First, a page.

When Rep. Chester Crandell, R-Heber, looks back at wildfires that have devastated Arizona’s forests in recent years, he sees a legacy of mismanagement by the federal government.
“We have not been able to get in and log properly and to clean our forests up,” he said. “And that’s led to catastrophic wildfires.”
That’s just one example, according to Crandell, of the federal government keeping Arizona from properly managing and benefiting from natural resources within its boundaries.
In response, he and other supporters of Proposition 120 say, Arizona should declare its sovereignty.
“This just simply sets the groundwork and sets the message to the federal government that we are a sovereign state,” Crandell said. “And we will take care of things within our state boundaries.”
Proposition 120 would amend the Arizona Constitution to say that the state “declares its sovereign and exclusive authority and jurisdiction over the air, water, public lands, minerals, wildlife and other natural resources within its boundaries.”
The proposition wouldn’t cover Native American reservations, national parks and military installations.
Crandell said sovereignty would put Arizona in charge of its forests, including managing logging and thinning, to prevent catastrophes such as the 2011 Wallow Fire, the largest wildfire in Arizona history. Managing logging also would increase state revenues, he said.
“It would be managed to the point that we would utilize it and it would be sustained, but we would generate income off it,” Crandell said.
State Sen. Sylvia Allen, R-Snowflake, a co-sponsor of the legislation referred to the ballot, said Arizona could fight wildfires on its own as well as the federal government does.
“And there’d be many firefighters from around the country who’d be willing to come help,” she said.
But since federal authority trumps that of the states, would this be anything more than a political statement to Washington?
“It’s very clearly unconstitutional,” said Paul Bender, who teaches state and federal constitutional law at Arizona State University’s Sandra Day O’Connor College of Law.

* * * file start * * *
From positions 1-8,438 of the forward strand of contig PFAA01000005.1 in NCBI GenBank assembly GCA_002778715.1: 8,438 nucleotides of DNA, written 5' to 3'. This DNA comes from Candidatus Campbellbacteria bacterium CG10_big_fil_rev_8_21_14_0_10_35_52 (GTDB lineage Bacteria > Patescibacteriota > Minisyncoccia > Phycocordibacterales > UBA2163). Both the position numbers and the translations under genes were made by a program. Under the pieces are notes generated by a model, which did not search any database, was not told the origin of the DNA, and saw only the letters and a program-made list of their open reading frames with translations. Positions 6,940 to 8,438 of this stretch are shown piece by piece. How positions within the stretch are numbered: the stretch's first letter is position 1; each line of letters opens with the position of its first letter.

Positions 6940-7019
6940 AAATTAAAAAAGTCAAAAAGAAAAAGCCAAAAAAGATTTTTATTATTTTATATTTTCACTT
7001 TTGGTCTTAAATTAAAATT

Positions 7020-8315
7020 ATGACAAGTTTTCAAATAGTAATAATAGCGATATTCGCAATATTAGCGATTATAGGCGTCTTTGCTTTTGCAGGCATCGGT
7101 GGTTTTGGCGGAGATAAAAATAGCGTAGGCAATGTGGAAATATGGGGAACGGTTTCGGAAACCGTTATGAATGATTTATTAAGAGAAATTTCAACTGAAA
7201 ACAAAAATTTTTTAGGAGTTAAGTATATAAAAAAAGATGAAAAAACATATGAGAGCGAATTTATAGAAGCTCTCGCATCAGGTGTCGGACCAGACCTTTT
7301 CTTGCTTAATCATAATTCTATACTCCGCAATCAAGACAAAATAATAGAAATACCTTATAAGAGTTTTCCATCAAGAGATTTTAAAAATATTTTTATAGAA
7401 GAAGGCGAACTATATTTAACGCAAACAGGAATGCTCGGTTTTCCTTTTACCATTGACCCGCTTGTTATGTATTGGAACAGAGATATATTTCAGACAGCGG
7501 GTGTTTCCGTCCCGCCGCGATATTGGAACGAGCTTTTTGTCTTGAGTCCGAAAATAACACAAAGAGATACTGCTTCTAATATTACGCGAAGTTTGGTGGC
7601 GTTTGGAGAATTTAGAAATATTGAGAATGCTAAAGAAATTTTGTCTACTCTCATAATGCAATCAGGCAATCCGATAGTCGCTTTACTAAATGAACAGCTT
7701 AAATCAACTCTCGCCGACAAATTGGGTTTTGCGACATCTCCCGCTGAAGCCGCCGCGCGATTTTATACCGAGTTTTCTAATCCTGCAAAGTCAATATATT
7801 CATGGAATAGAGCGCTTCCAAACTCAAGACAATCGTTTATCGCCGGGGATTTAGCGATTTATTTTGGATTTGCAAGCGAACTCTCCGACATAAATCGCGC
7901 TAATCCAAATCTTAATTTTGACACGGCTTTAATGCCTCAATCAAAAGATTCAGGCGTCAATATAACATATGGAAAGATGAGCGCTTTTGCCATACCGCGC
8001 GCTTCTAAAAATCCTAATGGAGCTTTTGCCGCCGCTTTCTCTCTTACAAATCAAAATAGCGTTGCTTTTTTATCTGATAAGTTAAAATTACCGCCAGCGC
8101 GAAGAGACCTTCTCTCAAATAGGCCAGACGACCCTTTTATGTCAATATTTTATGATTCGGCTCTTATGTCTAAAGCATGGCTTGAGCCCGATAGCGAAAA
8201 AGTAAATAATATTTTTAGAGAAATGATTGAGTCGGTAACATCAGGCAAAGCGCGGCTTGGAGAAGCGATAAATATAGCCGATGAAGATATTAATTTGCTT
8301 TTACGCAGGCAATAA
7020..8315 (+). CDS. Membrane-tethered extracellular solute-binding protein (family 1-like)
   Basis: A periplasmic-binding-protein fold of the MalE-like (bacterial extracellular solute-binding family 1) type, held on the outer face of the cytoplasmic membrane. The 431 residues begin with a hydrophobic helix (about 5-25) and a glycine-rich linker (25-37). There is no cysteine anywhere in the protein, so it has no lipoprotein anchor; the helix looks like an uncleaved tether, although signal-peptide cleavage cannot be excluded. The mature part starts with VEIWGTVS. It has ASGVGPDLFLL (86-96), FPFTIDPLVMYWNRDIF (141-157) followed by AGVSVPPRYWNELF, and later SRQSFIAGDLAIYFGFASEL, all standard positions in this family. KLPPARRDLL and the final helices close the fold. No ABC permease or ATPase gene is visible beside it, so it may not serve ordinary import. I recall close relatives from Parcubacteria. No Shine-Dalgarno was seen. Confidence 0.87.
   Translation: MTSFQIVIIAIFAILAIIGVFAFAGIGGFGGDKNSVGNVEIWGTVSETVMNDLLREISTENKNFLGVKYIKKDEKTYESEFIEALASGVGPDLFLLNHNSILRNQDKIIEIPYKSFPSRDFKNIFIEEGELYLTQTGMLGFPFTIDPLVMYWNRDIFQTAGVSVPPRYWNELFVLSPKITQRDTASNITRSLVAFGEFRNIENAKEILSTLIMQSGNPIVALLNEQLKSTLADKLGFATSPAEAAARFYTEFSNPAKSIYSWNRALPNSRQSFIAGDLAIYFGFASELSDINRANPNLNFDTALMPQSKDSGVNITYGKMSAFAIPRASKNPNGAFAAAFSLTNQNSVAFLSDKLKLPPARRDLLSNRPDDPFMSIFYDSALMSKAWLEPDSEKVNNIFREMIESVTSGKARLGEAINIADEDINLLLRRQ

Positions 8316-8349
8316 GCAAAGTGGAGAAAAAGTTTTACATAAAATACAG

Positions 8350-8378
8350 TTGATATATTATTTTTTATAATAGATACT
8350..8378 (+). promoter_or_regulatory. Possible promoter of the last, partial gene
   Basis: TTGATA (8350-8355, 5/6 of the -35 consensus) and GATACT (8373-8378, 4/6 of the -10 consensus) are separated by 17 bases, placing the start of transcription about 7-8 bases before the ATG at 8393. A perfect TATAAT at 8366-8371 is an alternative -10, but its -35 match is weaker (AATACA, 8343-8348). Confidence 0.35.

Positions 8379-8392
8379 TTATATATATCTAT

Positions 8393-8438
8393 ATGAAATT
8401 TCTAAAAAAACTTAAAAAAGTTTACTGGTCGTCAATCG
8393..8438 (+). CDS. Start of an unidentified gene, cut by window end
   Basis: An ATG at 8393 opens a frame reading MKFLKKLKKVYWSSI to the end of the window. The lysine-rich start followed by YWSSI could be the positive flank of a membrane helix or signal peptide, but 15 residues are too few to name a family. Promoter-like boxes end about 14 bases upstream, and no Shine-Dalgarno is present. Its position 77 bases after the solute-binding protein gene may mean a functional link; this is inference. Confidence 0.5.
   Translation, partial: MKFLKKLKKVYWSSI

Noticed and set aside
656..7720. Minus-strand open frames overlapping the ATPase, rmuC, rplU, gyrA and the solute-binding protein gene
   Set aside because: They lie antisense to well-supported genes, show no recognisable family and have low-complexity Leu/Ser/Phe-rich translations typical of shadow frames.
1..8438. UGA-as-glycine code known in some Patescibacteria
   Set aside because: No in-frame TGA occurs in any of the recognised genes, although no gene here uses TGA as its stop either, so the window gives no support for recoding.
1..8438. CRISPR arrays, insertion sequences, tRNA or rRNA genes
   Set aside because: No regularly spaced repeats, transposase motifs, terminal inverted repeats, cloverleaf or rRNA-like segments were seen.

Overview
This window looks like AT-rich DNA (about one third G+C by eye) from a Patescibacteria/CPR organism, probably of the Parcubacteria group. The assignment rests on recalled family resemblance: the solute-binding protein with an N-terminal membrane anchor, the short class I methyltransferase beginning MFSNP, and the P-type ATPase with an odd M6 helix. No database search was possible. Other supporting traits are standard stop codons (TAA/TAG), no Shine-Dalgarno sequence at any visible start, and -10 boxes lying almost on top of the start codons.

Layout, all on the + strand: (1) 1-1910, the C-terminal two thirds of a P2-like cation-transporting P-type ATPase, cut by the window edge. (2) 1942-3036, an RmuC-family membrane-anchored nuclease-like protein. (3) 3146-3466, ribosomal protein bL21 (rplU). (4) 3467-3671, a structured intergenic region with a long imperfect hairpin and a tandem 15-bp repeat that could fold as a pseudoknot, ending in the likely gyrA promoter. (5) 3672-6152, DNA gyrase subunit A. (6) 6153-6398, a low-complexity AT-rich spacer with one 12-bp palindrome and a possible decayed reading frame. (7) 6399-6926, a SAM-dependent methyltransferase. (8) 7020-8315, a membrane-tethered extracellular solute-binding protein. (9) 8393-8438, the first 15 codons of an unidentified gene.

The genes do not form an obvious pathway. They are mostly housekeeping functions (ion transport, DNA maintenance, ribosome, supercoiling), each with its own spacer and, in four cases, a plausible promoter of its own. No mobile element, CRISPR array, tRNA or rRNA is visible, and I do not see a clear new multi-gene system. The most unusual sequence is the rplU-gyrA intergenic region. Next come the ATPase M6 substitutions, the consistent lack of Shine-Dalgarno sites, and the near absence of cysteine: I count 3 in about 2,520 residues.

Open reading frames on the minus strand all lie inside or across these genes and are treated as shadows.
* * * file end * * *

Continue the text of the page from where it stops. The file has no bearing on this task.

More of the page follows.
“Most people have more sense than to think that you can be part of the United States and not part of the United States depending on whether you like what the federal government’s doing or not,” he said.
Sandy Bahr, director of the Sierra Club’s Grand Canyon Chapter, scoffed at the idea that a state unable to fund its own parks could take over managing federal land.
“The Legislature has a dismal record when it comes to public lands issues,” she said. “Frankly, they cannot be trusted with these federal public lands.”
Rep. Tom Chabin, D-Flagstaff, called the notion that local fire departments could effectively fight large wildfires “outlandish.”
“The truth is, even all of the state’s fire departments could not mobilize, secure air tankers and deliver a thousand firefighters in three days as the federal government has done with the Wallow Fire,” he said. “I mean, how in the world could we respond to that, and then secondly, how in the world could we afford it?”
Crandell acknowledged that the state doesn’t currently have the money to manage forests and other natural resources on federal land. But he said private businesses could help.
“As you open these up and we are able to have logging contracts, we’re able to have other projects to go in and harvest and use the product for a beneficial purpose, then I think you generate the money, that it takes care of itself,” he said.
Proposition 120 would repeal language in the Arizona Constitution giving up claim to any unallocated public land. That provision was required under the Arizona-New Mexico Enabling Act, which cleared the way for statehood and granted Arizona nearly 11 million acres of land in trust, primarily to benefit public education.
Crandell said that act is an example of western states being denied the same control over public land as other states.
“We’re at a huge disadvantage economically with the rest of the states east of the Colorado border,” he said.
While Arizona most likely would face a lawsuit from the federal government if it attempted to assert sovereignty, Crandell said Arizona’s rights are worth the fight.
“Does that mean, then, that we don’t push back, that we don’t look at why we’re not equal with other states that had their land given to them?” he said.